Doug Beattie: Sinn Fein incredibly small-minded and mean over NI centenary event

Doug Beattie has accused Sinn Fein having an “incredibly small-minded and mean” approach to the NI centenary commemorations.

Saturday, 23rd October 2021, 8:08 am
Updated Saturday, 23rd October 2021, 4:38 pm
UUP leader Doug Beattie. Picture by Jonathan Porter/PressEye

However, the Ulster Unionist leader believes the republican party’s actions in recent months could result in people looking for “a better form of representative politics”.

He said: “I was delighted to be able to attend the cross-community church service in Armagh to mark the centenary of the formation of Northern Ireland.

“It showed that people can reach out the hand of friendship and take genuine steps towards strengthening reconciliation ... without diminishing their own identity. It was done in a very respectful manner and I thank the church leaders for organising it.”

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Mr Beattie compared the cross-community act of reconciliation to Sinn Fein’s obstructionist policy.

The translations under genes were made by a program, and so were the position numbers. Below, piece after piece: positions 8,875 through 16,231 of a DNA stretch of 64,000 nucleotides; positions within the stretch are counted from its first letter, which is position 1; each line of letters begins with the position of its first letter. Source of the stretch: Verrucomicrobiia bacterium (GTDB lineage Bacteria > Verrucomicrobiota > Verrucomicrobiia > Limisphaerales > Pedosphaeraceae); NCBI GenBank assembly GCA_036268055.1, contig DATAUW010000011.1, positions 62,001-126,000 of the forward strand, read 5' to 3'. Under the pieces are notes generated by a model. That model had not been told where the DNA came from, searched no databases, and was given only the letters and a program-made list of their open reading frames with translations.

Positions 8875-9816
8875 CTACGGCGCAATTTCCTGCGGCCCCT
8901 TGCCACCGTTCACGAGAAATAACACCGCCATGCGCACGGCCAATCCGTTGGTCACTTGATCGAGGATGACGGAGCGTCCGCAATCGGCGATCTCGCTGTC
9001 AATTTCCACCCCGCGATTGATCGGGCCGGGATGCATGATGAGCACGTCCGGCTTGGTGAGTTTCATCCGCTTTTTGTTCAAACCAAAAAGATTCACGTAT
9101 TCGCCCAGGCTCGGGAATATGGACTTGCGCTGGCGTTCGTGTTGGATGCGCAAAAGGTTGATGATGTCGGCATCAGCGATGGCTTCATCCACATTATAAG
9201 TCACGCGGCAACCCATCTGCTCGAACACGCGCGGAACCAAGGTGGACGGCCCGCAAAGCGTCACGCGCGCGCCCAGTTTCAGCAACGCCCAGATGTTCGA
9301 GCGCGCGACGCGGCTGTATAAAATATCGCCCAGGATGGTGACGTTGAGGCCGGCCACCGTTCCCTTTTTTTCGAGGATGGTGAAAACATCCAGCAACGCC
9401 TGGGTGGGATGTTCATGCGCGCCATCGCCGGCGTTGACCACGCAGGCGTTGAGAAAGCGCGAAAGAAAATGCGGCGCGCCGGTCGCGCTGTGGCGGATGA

“The decision by Sinn Fein to block the illumination of Parliament Buildings to mark the centenary of Northern Ireland, and then their move to call-in the lighting up of Belfast City Hall, is incredibly small-minded and mean,” he said.

“Added to their refusal to allow a small memorial stone or a single centenary rose in the grounds of the Stormont estate, these cynical moves are deliberately insensitive and disrespectful. However, it is very helpful in exposing Sinn Fein`s claims about wanting to create ‘an Ireland of equals’ as being nothing more than a mirage.

“They seem incapable of even showing a modicum of respect to the pro-Union population of Northern Ireland. If this is the way that people of a pro-Union view are treated by Sinn Fein in Northern Ireland today, you can only imagine what would face them in a united Ireland.”

Mr Beattie added: “What I do hope is that it motivates people right across Northern Ireland to look for a better form of representative politics that leaves behind the narrow-mindedness demonstrated by Sinn Fein.”

Following the church service in Armagh on Thursday, Sinn Fein leader Mary Lou McDonald said: “It was wrong for Fine Gael and Fianna Fáil to attend this partition event. The idea of celebrating partition, an event that has been so utterly catastrophic for our country, is frankly incomprehensible.”

SDLP leader Colum Eastwood faced fierce criticism from many republicans for attending the NI centenary service.

He responded, saying: “If we want to create a shared island we have to be prepared to share rooms with people who disagree with us.”

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